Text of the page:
Form and Function – How I Select Furniture for My Clients

Often I am asked, “But how can I commit to that sofa if I can’t sit on it before I buy it?”. This is a very reasonable question, especially considering what an investment furniture is. But, the reality is, even if you were to walk into a high-end furniture store, it is unlikely they will have the exact sofa you want on the floor for you to test out. This is because most furniture that designers/designer stores carry is highly customizable. Many lines often offer 5 different cushion constructions, in addition to the ability to tweak nearly every measurement of the piece (seat depth, seat to floor height, back height, overall length, etc), if necessary. So, when it comes to purchasing custom furniture, it is critical that you are working with someone who understands not only what will aesthetically work with your space, but also understands how furniture construction translates to what you define as comfortable.

Many of you likely know that I am a Physical Therapist by education, but you may not know that I also have an Assistive Technology Professional (ATP) license. The ATP license, among other things, enables me to fit people for highly customized wheelchairs. My last two years working as a therapist, I practiced exclusively under my ATP license and fit patients for custom wheelchairs. It required detailed evaluation of the individual patient’s postural alignment (or mal-alignment) in sitting, determining whether it was something I needed to correct or accommodate with the wheelchair, and then taking measurements of the patient and translating those to a custom-built chair. Math was not my favorite subject in school, far from it, but I learned to appreciate it doing that job. Below are the measurements I would have to take of a patient during the evaluation.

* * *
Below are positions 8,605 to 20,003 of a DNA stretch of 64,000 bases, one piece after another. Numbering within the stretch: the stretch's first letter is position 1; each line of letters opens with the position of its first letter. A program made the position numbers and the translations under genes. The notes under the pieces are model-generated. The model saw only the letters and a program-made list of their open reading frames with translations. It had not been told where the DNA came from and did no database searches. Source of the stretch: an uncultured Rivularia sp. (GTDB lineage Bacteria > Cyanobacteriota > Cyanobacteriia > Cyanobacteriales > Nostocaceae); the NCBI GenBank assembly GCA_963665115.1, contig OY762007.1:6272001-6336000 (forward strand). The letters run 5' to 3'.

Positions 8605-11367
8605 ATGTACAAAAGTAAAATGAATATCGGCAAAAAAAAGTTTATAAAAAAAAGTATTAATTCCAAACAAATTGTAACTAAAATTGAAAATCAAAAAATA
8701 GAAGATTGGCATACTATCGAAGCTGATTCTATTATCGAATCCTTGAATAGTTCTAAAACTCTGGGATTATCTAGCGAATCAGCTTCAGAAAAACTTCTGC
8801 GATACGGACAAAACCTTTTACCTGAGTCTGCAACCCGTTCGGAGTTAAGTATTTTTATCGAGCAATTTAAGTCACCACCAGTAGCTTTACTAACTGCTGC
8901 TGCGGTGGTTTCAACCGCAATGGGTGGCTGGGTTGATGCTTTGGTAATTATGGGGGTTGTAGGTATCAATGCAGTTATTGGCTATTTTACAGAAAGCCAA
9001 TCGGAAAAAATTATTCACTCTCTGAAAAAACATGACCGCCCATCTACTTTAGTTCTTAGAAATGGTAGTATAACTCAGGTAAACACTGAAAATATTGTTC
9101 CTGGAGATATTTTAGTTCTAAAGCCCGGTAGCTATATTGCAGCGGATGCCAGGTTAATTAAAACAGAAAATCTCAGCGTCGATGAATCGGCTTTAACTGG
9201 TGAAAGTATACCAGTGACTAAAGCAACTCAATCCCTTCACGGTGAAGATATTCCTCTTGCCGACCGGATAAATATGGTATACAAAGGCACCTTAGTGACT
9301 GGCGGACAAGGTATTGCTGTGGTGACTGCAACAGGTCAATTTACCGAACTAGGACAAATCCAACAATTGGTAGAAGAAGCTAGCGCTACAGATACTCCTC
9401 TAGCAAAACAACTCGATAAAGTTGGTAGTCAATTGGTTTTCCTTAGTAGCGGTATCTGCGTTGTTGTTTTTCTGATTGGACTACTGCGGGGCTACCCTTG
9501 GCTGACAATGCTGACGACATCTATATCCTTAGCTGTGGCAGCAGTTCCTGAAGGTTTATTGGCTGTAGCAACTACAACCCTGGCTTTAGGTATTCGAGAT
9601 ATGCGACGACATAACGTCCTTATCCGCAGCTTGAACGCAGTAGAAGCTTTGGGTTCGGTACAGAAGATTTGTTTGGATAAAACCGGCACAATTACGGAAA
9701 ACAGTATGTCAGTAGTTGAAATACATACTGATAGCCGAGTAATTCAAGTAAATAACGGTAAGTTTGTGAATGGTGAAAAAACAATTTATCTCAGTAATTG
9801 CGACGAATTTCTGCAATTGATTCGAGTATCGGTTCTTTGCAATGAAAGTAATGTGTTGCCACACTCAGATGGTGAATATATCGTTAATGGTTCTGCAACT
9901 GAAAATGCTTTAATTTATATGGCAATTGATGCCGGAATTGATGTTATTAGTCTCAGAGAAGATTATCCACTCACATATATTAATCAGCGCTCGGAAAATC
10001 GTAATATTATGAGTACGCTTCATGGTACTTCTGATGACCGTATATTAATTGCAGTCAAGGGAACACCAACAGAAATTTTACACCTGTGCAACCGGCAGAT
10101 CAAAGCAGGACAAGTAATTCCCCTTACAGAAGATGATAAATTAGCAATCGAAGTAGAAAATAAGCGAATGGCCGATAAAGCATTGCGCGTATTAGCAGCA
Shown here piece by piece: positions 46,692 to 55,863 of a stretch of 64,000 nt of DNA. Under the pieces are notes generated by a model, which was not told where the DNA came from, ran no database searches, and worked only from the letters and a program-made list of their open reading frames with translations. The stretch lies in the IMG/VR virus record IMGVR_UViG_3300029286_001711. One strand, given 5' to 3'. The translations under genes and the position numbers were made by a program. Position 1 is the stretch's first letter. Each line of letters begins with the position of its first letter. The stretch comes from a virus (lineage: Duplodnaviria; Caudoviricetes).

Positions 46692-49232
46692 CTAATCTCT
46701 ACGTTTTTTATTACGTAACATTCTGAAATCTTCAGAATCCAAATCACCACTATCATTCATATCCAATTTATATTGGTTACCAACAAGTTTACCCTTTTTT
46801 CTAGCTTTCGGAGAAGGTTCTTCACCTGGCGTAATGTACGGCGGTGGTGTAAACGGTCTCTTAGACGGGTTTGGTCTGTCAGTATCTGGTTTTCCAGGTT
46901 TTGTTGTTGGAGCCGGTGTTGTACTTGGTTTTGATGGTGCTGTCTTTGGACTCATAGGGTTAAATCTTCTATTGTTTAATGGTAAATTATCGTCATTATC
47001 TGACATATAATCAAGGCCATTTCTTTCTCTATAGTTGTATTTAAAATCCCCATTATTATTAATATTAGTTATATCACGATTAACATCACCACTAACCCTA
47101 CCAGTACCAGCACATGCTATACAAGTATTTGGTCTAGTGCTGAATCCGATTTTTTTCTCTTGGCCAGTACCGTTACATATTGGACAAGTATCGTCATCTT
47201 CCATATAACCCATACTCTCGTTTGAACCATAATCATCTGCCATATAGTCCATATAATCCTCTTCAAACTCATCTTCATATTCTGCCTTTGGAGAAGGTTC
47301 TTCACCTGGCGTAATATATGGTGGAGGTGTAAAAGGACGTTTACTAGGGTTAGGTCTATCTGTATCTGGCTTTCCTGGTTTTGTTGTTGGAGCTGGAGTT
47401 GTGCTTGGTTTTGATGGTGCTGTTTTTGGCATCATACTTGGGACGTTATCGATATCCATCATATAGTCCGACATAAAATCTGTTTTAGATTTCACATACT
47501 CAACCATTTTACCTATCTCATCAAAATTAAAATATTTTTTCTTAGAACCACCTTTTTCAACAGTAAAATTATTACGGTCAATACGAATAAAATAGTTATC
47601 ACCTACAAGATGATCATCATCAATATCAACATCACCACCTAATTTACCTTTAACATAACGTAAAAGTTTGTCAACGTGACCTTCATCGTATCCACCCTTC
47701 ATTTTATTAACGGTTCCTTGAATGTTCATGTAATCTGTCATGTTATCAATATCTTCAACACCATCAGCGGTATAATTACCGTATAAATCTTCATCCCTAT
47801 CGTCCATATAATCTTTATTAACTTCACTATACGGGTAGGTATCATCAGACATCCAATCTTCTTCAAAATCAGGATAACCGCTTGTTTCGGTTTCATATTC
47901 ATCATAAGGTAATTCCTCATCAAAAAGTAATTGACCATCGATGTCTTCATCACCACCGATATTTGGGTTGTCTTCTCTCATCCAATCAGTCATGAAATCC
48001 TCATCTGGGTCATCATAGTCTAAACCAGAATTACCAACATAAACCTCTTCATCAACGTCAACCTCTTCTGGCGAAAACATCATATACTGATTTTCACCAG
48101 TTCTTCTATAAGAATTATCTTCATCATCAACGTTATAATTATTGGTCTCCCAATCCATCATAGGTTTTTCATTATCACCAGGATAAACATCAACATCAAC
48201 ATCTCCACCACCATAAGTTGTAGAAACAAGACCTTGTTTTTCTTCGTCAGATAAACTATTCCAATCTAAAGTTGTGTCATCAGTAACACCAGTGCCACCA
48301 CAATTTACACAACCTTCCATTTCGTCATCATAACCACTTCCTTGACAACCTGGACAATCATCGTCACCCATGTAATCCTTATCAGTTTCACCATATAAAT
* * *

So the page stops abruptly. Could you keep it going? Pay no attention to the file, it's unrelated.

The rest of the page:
In addition to those measurements, time was spent talking to the patient about what postures were most/least comfortable to them, and discussing what they loved/hated about their current chair (if they had one). Then, I would take what I learned about my patient and build a chair around their individual needs. Custom wheelchairs are literally bent and welded to the specs that the ATP sends in. We determine seat depth, seat height, back angle, foot rest angle, cushion type and size (of which there are countless options)… I could go on and on.

When I made the transition to interior design, without even thinking about it, I would interview the client about what they considered to be a comfortable chair/sofa, and ask them to show me their favorite/least favorite pieces (as they related to comfort) that they owned. I would take that information and use it to edit our furniture options. Once I had eliminated pieces that I knew didn’t fit their “comfort profile,” I would begin editing based on aesthetics. If we needed both primary and ancillary pieces, I would make sure the primary pieces (pieces the client would be using most often) met their comfort standards, and then maybe bring in some pieces that weren’t as comfort driven, to use for their ancillary furniture (pieces that were not expected to be sat in for long time periods/frequently). I absolutely still do this, but have now realized the importance of explaining my process for furniture selection to clients. By educating clients on my process, they know that I am not carelessly choosing a sofa based on color or style, but that far more thought and consideration goes into the recommendation. When I present a completed design plan to a client, it truly represents what I feel is best, in terms of comfort and style, for that specific client. When a project is completed, it is of equal importance to me that a client thinks their room is both beautiful and functionally meets their needs.